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The Zimmerli's American art collection, numbering more than 16,500 objects, includes paintings, sculpture, works on paper (prints, drawings, and photographs), and decorative arts. The earliest paintings in the Zimmerli’s collection date to the late eighteenth century, when the United States and Rutgers University—then called Queen’s College—were in their infancy. Reflecting America’s rich artistic and cultural heritage, the museum showcases examples of portraiture, landscape, still life, narrative art, and abstraction. Modern and contemporary styles represented in the collection include precisionism, surrealism, abstract expressionism, geometric abstraction, pop and op art, Fluxus, photo realism, and minimalism, as well as works that explore social and political issues. Work by women artists is a distinguishing aspect of the Zimmerli’s American holdings and signals Rutgers’ pioneering role in women’s studies.
Notable among the museum’s early portraits are a pastel by James Sharples of George Washington (ca. 1797) and a painting by Ezra Ames portraying Simeon de Witt (1804), mapmaker and surveyor to General Washington during the Revolutionary War and a 1776 Rutgers graduate. Several other early portraits represent individuals associated with Rutgers and New Jersey, including distinctive portraits of women by Mary Jane Peale, Charles C. Ingham, Eastman Johnson, and John Vanderlyn, Jr. Important nineteenth-century landscape artists are represented in the collection. Among the highlights are works by Albert Bierstadt and John Frederick Kensett. Highlights of the early twentieth century include paintings by Henry Ossawa Tanner, landscapes by Milton Avery and Arthur Dove, still lifes by Dorothy Dehner and Marsden Hartley, and urban scenes by George Ault, Marjorie Ryerson, and Charles Sheeler. The collection also includes a strong representation of work by artists associated with American surrealism and mid-twentieth-century abstraction.
The sculpture collection includes both figurative and abstract works ranging from large scale figural groupings to small scale examples. Thomas Ball’s neoclassical marble bust of Margaret Van Nest (1870), granddaughter of former Rutgers trustee Abraham Van Nest, for whom the university’s Van Nest Hall is named, is among the important nineteenth-century examples. The work of George Segal, a twentieth-century master and an alumnus of Rutgers, is a strength of the museum’s collection. Significant sculptures by Segal include plaster reliefs, painted figures in environments, and multifigural installations. Significant abstract sculptures in the collection include works by Louise Nevelson, Alan Saret, Ruth Vollmer, and a monumental site-specific installation by Herbert Ferber.
Of the 16,500 American works in the collection, 14,600 are works on paper, including 8,000 prints and 5,800 drawings, with the remainder being photographs and artist’s books. Nineteenth-century print holdings feature wood engravings by Winslow Homer, drypoints by Mary Cassatt, and etchings and lithographs by James A. McNeill Whistler. The majority of American prints date to the twentieth and twenty-first centuries. Exceptional color woodcuts include those by Arthur Wesley Dow, Helen Hyde, and Blanche Lazzell. Prints created from the 1920s through the 1940s, including many examples of social realism, are a particular strength. Artists represented in depth include Jolán Gross-Bettelheim, George “Pop” Hart, Childe Hassam, Martin Lewis, and Raphael Soyer. The collection has many innovative prints made after 1960, including those by Michael Mazur, Robert Motherwell, Robert Rauschenberg, Ed Ruscha, Joan Snyder, Andy Warhol, and June Wayne.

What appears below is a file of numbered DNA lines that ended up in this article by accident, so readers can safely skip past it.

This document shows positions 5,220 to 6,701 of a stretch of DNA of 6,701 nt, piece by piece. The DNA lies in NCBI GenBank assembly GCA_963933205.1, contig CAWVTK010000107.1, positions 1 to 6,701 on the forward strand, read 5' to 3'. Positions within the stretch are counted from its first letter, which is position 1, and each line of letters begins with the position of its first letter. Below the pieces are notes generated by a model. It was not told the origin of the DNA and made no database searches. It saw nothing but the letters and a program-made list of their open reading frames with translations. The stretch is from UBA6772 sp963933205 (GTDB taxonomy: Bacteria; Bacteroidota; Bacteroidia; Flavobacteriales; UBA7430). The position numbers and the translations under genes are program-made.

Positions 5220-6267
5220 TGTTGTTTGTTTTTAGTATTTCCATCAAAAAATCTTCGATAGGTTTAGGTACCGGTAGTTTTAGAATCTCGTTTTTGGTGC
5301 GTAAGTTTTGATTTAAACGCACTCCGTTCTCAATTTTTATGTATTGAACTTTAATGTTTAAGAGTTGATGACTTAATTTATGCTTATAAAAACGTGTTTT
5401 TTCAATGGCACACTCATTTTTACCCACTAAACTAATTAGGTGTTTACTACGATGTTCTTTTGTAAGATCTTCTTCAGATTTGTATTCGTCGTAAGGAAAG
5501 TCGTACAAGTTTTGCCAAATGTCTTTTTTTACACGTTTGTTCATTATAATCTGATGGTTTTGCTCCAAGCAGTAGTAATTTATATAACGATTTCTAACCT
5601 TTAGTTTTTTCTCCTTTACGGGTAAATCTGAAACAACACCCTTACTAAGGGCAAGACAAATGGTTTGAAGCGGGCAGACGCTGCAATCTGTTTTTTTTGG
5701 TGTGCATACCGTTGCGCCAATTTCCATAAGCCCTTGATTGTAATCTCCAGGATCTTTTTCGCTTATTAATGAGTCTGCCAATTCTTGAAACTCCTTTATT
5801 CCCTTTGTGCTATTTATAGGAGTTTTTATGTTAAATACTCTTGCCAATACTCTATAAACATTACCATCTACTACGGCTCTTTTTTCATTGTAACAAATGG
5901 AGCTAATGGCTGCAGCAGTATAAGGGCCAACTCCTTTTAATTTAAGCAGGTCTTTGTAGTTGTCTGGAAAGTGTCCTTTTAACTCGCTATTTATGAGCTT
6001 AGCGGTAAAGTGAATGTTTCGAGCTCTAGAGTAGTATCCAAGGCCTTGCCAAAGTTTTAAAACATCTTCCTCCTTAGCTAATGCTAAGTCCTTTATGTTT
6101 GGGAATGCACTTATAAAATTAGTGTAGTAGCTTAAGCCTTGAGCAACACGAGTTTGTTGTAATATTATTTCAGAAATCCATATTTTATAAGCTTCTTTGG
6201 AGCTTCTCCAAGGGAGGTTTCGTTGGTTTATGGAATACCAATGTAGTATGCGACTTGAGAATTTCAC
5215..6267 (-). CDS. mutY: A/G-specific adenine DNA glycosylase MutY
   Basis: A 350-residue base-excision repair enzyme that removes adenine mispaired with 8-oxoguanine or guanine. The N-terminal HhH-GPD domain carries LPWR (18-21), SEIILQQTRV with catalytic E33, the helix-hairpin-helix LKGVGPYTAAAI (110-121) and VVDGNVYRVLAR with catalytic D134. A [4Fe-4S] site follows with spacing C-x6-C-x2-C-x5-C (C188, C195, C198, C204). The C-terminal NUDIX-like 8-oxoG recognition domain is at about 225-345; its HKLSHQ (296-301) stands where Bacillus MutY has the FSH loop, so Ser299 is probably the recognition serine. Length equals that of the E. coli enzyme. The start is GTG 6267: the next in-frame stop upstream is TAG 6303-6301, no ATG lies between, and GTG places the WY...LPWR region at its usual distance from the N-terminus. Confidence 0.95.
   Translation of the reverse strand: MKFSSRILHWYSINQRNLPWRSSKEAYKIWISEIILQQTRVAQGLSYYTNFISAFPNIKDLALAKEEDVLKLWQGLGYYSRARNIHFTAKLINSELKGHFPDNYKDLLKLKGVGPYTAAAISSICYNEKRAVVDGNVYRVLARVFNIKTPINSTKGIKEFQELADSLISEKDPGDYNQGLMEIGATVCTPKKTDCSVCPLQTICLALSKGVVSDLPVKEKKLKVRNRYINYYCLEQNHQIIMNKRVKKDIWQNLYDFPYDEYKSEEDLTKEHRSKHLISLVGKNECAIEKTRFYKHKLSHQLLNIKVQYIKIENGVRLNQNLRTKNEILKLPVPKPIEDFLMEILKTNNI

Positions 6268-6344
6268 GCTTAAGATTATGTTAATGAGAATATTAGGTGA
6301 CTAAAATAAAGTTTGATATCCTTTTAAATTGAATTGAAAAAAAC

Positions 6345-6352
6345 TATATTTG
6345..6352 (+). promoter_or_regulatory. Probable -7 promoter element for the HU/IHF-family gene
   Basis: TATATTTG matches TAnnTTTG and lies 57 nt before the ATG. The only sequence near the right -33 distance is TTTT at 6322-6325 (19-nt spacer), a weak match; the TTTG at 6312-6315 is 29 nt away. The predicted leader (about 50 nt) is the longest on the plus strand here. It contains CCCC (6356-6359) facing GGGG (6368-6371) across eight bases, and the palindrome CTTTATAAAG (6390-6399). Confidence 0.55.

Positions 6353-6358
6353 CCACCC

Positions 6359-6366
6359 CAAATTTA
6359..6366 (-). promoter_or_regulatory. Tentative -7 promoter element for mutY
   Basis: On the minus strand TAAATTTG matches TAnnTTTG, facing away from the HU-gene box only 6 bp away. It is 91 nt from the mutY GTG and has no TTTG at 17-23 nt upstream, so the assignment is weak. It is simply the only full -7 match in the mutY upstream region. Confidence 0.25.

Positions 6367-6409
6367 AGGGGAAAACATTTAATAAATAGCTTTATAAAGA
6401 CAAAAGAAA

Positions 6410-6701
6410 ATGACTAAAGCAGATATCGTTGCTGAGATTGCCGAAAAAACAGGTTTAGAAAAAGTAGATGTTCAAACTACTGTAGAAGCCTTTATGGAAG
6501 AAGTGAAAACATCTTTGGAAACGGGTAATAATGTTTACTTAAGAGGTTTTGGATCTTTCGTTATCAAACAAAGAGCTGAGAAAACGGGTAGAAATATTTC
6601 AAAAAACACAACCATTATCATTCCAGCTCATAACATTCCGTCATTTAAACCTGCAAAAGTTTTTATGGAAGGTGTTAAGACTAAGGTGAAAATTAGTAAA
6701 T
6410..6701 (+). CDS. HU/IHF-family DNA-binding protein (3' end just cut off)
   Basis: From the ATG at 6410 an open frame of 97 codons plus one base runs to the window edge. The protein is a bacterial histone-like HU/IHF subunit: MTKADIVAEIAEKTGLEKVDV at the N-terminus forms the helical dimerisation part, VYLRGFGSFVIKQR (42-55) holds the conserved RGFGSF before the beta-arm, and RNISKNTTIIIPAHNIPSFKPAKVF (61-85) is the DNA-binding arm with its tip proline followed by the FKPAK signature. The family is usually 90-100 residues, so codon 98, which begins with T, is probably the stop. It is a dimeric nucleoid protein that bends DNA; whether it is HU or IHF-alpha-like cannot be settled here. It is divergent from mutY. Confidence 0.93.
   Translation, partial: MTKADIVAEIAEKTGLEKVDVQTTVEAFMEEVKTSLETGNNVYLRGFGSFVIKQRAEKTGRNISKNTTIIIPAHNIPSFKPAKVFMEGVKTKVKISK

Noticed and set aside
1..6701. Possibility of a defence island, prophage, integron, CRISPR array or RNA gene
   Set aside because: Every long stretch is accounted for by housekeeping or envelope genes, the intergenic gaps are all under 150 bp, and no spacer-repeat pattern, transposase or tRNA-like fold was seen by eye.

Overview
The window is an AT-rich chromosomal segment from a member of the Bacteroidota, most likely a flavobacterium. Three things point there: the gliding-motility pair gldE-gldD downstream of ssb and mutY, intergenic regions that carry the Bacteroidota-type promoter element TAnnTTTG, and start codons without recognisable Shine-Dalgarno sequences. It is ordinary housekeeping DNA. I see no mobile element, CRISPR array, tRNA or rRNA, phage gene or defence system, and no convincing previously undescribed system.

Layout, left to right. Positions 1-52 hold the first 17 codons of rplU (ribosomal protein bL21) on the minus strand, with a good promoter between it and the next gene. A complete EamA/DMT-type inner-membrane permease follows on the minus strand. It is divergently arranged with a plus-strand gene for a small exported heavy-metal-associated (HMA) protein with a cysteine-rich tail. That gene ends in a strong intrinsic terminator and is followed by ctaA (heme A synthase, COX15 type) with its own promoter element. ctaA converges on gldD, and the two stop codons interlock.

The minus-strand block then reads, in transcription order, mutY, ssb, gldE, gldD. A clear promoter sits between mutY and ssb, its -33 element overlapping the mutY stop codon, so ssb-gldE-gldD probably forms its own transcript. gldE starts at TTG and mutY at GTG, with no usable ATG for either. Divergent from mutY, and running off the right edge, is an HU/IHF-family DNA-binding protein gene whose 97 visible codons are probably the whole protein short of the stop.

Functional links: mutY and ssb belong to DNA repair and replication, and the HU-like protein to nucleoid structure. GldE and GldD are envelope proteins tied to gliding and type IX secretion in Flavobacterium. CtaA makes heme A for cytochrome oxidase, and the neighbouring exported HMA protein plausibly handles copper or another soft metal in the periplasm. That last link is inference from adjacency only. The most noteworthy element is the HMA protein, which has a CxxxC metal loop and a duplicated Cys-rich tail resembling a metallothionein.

To document late twentieth-century American printmaking and the vital collaboration between artists and master printers, the Zimmerli established the Rutgers Archives of Printmaking Studios (RAPS) in 1983. For nearly 30 years, the museum has acquired examples of the creative and technical aspects of the printmaking process. Print studios represented in depth are the Brodsky Center for Innovative Editions at Rutgers and Derrière L’Étoile Studios in New York. Also represented are over 15 other presses from New York City, as well as from around the United States. Zimmerli’s RAPS holdings include prints by Richard Bosman, April Gornik, Donald Judd, Jeff Koons, Barbara Kruger, Robert Longo, Faith Ringgold, Tom Wesselmann, and many others.
Among the Zimmerli’s 5,800 American drawings, there are 2,400 twentieth-century original illustrations for children’s literature, as well as preparatory materials to document the book making process. More than 100 illustrators—many with New Jersey associations—are represented, including Frank Asch, Roger Duvoisin, Maginel Wright Enright, Lois Lenski, Jean and Mou-sien Tseng, and Lynd Ward.
The museum’s growing photography collection features photographs by Berenice Abbott, Larry Clark, Larry Fink, Philippe Halsman, Ray K. Metzker, Barbara Morgan, Cindy Sherman, Aaron Siskind, Edward Steichen, and 104 Polaroid portraits by Andy Warhol. Contemporary photography-based prints by Ann Hamilton, Glenn Ligon, Catherine Opie, and Carrie Mae Weems, among others, present a compelling microcosm of America’s current art scene.
The Zimmerli also has several contemporary artist illustrated books by Judy Rifka, Donald Sultan, Richard Tuttle, and others.
The Zimmerli has a small number of American decorative art objects. Most significant among them are a group of art nouveau lamps by Louis Comfort Tiffany and a window designed by Frank Lloyd Wright for the J.J. Walser House in Chicago (ca. 1903).